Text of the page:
A Day for Memories at 14 Henrietta StreetNewsStories
Published 04 May 2022
Picture: June Keely Tonge standing beneath the photo of her (L) and Lily Dowling (R), taken when they were teenagers.
The sun shone down on Henrietta Street all day yesterday (Tuesday 3 May, 2022), and with the door wide open, we were excited to begin Your Tenement Memories with a queue of people down the street.
Our team of engagement coordinators and tour guides had the kettle on the go all day, and went through several boxes of biscuits as they welcomed people to number 14. We were delighted to welcome over 150 people through the door yesterday, and hear their stories of life in the tenements.
We recorded over 65 written recollections which are now records of primary history that will be carefully preserved by the museum team. They might inform the museum experience or programming of Teatime Talks or Mondays at the Mess. They might be consulted when historians are writing their books. You always have the option to be anonymous, and we treat your stories with the utmost of care. The main thing is that these memories are preserved for future generations.
On days like this, some common threads sometimes emerge and yesterday we heard lots of stories about mams and mothers. We heard about resourceful women who ran households, kept families together and shaped the sense of community in the tenements. Ahead of their time in many ways, and fiercely protective of their loved ones, they often made decisions that would be at odds with the social norms of the time but for the good of their families.
This resonated with Tour Guide Gillian Ryan in particular, who said “I made sure I wrote down the name of every one of those mothers, and what floor they lived on so that record exists and will be there forever now.”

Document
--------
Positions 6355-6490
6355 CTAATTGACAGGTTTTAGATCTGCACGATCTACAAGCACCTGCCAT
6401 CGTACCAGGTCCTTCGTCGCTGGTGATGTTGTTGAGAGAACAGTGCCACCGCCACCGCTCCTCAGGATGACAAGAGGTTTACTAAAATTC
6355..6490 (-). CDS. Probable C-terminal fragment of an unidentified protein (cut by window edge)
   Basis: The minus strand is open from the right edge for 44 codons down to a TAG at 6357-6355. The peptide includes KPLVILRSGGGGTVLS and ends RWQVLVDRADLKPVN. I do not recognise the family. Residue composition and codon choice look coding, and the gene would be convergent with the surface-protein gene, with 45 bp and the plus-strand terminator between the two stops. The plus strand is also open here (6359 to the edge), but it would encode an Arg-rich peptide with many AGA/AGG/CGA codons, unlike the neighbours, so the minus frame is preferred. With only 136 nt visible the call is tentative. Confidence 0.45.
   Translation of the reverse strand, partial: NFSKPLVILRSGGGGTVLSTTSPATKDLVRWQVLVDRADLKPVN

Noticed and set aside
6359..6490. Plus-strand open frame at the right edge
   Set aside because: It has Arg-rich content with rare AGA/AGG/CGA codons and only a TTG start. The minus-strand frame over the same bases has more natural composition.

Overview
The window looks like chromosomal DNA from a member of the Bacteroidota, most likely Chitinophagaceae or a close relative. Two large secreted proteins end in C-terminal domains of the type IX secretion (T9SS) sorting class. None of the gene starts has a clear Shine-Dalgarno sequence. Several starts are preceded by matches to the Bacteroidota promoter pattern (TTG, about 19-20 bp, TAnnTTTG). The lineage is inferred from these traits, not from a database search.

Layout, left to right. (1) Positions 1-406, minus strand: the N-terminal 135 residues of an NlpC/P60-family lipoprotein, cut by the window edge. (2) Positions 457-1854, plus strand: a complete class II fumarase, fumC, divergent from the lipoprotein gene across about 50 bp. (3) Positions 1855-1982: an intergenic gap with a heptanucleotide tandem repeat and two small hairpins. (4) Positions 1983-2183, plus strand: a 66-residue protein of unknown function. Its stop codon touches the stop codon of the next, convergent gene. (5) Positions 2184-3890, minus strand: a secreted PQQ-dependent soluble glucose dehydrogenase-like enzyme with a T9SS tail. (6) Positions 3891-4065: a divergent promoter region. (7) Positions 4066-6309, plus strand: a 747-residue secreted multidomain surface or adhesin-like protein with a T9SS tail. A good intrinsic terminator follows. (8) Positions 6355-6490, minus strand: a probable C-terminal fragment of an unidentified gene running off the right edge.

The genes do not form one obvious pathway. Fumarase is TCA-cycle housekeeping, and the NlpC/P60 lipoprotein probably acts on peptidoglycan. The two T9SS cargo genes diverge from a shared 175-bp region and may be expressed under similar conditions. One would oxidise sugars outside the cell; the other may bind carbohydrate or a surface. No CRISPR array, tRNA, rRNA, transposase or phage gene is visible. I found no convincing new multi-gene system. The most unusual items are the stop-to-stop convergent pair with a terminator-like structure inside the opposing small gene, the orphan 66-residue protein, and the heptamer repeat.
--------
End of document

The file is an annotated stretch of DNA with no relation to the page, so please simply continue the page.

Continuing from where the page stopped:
June Keely Tonge was one of the visitors to the house yesterday, and discovered a picture of herself on the wall of Mrs. Dowling’s room. June and Lily Dowling were best friends when they were young and next door neighbours. June, accompanied by her daughter, also met some of the O’Callaghans (neighbours from the farside) and they all reminisced together about their time living on Henrietta Street
We also heard about the “Henrietta Street spirit” that former residents can see in their children or grandchildren - the thread of strength, determination and resilience that was forged in the tenements and passed down through the generations.
Everyone has a story
People came with their families, brothers and sisters, neighbours and on their own. They shared stories they might have told to family many times, or they shared stories they’ve never told a soul before now.
There were good humored, tender, funny, and sad stories, and some difficult ones too. A few tears were shed as well as laughs had. After a day full of chatting and listening, the team reflected on a day of memories being shared.
Engagement Coordinator Tracey Bardon put it well when she said, “We always feel humbled when we’re being told these stories.”
If you or someone you know has memories of tenement life, we’d love to hear from you. Next week (Tuesday 10 May), we’re heading to Cabra library for another Your Tenement Memories session and we have lots more dates and locations planned in May and June. You can take a look at all the upcoming sessions here.
You can drop in at anytime during the time slot, but if you’d like to chat to the team beforehand you can contact Tracey Bardon via firstname.lastname@example.org or calling 01 524 0383.
Your Tenement Memories
Your Tenement Memories is a series of ongoing conversations and events with people across the city that gathers memories of tenement life in Dublin for 14 Henrietta Street.
The Culture Company’s previous work collecting and preserving stories of the lives of Dubliners through tenement times has been recognised internationally for community participation and inclusion with its awards of European Heritage Days (Council of Europe 2019) and the prestigious European Museum of the Year (Silletto Prize 2020). Your Tenement Memories is supported by the Heritage Council under its Heritage Capacity Fund 2022.
By listening and learning, we preserve and share stories and connect people to the heritage of our city.